Photos and Review by Oyster.com Investigators
A diverse collection of lounges, restaurants, and dance clubs geared to a lively crowd that prefers partying to hiding out in the guest rooms
Opened in 2000, the Hudson was launched by the Morgans Hotel Group to be a trendy and affordable hotel. It's immediately clear upon arrival that the Hudson is different -- and far more stylish -- than most hotels in this price range in Manhattan. Steep, glowing chartreuse escalators escort guests from the hotel's gloomy street-level entrance into an airy, storybook lobby with soaring glass ceilings, a centerpiece glittering chandelier, and brick walls covered in ivy.
The tiny Philippe Stark designed rooms are modern and cozy, yet serve best as crash pads due to their small size. Rather than hang out in the rooms lingering over a tray of room service, guests migrate to the hotel’s plentiful common spaces to find their desired ambiance. Those seeking quiet discover dimly lit nooks furnished with antiques for meeting and reading, although the Hudson is not a settling in with a good book kind of place.
At the center of the main floor, peaking through the glass behind the front desk, is a chameleon-like courtyard space that transforms with the seasons. During summer it’s a colorful Tequila Park serving tacos and margaritas. Come autumn the space shifts to an Oktoberfest beer hall before turning into an urban ski lodge complete with faux fur blankets, taxidermy, warmed cocktails, and nightly snowfall.
Dictated by its young, lively audience, the hotel lacks a fine dining restaurant and instead is anchored by Hudson Common, a rustically chic, open and bright burger and beer hall with communal tables and a long list of microbrews on tap. The Library Bar, designed to mimic an old English club, is the most serious of the public spaces and is attractive by day to working guests for meetings and laptop sessions. It offers plenty of cushy leather chairs, a collection of antiques, a roaring fireplace, and a billiards table. Nightlife happens at Half and Half, a playful and artsy dance club with a collection of vintage arcade games from pinball to Pac-Man.
One of the hotel’s most attractive assets is on the 15th floor. The seasonal Sky Terrace is a rooftop oasis complete with trees and vine-covered arbors, plenty of cushy lounge chairs, and skyline views. Those craving more green space can wander out the front door and walk two blocks to Manhattan’s playground, the 843-acre Central Park.
On a busy Midtown West block, minutes to the shops and restaurants of the Time Warner Center, the subway, and the entrance to Central Park
The Hudson Hotel’s Midtown West location is just around the corner to Manhattan’s backyard, the sprawling green space of Central Park. Also within a few minutes walking distance is the Time Warner Center, a sleek entertainment and retail mecca with upscale shopping, a Whole Foods, Jazz and Lincoln Center, and touted restaurants such as Masa, A Voce, and Thomas Keller’s Per Se. The Metropolitan Opera, Carnegie Hall. The Museum of Modern Art, and the Museum of Arts and Design are also all within walking distance. The subway station at Columbus Circle, located two blocks from the hotel, accesses two lines.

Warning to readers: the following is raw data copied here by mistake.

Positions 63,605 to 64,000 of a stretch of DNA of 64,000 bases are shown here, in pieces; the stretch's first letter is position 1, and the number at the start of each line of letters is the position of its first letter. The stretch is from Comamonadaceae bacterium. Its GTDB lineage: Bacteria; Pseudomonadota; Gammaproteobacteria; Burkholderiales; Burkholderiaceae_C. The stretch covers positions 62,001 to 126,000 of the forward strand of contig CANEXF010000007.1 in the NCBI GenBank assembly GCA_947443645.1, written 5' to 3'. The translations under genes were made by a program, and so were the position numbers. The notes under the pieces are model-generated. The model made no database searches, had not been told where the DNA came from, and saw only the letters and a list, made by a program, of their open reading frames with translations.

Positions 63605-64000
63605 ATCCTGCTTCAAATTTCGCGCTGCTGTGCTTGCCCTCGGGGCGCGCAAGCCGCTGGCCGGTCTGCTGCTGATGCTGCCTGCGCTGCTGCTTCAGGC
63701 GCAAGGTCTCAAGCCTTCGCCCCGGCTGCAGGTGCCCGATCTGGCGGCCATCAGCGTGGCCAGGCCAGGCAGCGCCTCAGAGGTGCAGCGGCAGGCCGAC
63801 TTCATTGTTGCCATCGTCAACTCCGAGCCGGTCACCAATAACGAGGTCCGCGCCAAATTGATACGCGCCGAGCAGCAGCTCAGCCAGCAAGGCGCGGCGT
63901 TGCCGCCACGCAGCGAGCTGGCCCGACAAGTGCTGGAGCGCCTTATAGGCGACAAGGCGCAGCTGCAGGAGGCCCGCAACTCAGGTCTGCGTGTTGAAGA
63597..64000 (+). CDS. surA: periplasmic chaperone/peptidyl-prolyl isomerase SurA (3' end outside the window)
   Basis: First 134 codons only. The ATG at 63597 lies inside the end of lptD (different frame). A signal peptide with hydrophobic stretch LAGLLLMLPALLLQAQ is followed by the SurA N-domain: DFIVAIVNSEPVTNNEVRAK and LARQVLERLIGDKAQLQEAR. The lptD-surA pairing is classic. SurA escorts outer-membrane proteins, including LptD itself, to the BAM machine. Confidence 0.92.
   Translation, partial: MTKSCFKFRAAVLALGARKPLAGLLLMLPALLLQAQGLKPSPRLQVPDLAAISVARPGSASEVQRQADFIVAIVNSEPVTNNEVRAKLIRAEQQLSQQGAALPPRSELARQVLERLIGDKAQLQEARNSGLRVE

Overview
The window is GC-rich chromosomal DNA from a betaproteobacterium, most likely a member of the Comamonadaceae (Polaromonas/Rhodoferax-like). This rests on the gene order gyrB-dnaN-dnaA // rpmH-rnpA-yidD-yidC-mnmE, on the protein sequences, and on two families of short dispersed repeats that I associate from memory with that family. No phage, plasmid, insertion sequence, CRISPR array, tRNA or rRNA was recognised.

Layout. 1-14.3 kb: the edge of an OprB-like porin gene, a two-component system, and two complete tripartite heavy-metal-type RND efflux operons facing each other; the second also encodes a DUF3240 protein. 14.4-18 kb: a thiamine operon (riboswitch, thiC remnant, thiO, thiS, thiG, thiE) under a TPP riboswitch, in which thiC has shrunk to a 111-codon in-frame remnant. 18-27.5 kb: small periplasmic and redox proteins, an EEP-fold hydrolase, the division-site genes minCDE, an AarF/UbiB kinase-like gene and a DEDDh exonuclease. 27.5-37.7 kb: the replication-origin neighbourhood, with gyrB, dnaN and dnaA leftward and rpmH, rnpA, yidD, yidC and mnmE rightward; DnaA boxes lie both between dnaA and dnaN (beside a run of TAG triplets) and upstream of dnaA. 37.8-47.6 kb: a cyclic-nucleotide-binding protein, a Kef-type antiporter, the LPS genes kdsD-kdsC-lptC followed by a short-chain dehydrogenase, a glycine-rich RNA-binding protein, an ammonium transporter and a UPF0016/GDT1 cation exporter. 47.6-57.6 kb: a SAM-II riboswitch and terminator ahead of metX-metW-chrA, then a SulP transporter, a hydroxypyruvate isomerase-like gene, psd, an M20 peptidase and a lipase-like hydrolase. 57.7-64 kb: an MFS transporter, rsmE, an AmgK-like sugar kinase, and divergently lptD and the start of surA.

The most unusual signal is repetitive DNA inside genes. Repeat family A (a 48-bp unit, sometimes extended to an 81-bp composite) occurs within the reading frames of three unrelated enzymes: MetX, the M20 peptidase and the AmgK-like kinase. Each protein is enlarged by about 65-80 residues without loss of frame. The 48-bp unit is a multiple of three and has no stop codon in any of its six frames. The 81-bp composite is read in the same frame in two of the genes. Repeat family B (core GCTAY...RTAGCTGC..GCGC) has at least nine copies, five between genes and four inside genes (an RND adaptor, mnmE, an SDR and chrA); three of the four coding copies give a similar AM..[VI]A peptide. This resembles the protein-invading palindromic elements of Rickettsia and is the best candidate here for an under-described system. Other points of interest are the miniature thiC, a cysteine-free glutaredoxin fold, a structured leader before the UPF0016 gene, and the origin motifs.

Tiny but well organized with a smart Philippe Stark design
The rooms at the Hudson were designed to evoke the feel of trans-Atlantic travel, and that luxury cruise-ship vibe is evident from the moment you enter through the lime-green door. The walls are paneled in Makore (African cherry) wood, the floors are also finished in African wood, and the windows are covered with matching wood blinds. To contrast the darkness, the designer brightened the space with white leather sofas, chairs, and headboards with brassy nail-head trim. Sheer white curtains are used to separate the narrow entryways, outfitted with small closets and white cubicle storage towers, and to hide built-in closet/storage cases within the rooms. Narrow white desks with white reading lamps and white bedside tables topped with cool lamps by British X-ray photographer Nick Veasey complete the space. Wine coolers and safes are available but the rooms are missing coffeemakers and minibars.
Rooms range from minuscule 136-square-foot singles to 1,500-square-foot penthouses and apartments with fireplaces and private terraces. The majority of the rooms, however, fall into the Standard or Studio (150 to 300 square feet) categories and are equipped with doubles, queens, or two double beds. Beds are finished with crisp white cotton linens, down duvets, and gray throws with lime-green stripes. The brightness of the lime green is repeated throughout the rooms, entry doors, hangars, and drink cups.
Bathrooms are awash in shiny white tile and neatly organized with small vessel sinks, etageres, and over-the-toilet shelving stocked with towels and Malin+Goetz bath products.
The Hudson offers plenty of reasons not to stay in the room with collection of bars, restaurants, a dance club, and a park-like rooftop terrace
Part of the design-oriented Morgan Hotel Group, which also owns the Mondrian brand, the 876-room Hudson Hotel strives to be hip and fun as well as affordable. Its common areas -- lobby, restaurants, and lounges -- are spacious and high-design, offering room to party, relax, hold a meeting, and socialize. The stylish rooms, however, are tiny, accessed by barrack-like hallways and lacking amenities such as minibars and coffeemakers. But most guests are more interested in spending time at the dining and nightlife hot spots on site than staying in. More cultural pursuits from Jazz at Lincoln Center to Carnegie Hall and the Metropolitan Opera are all within walking distance.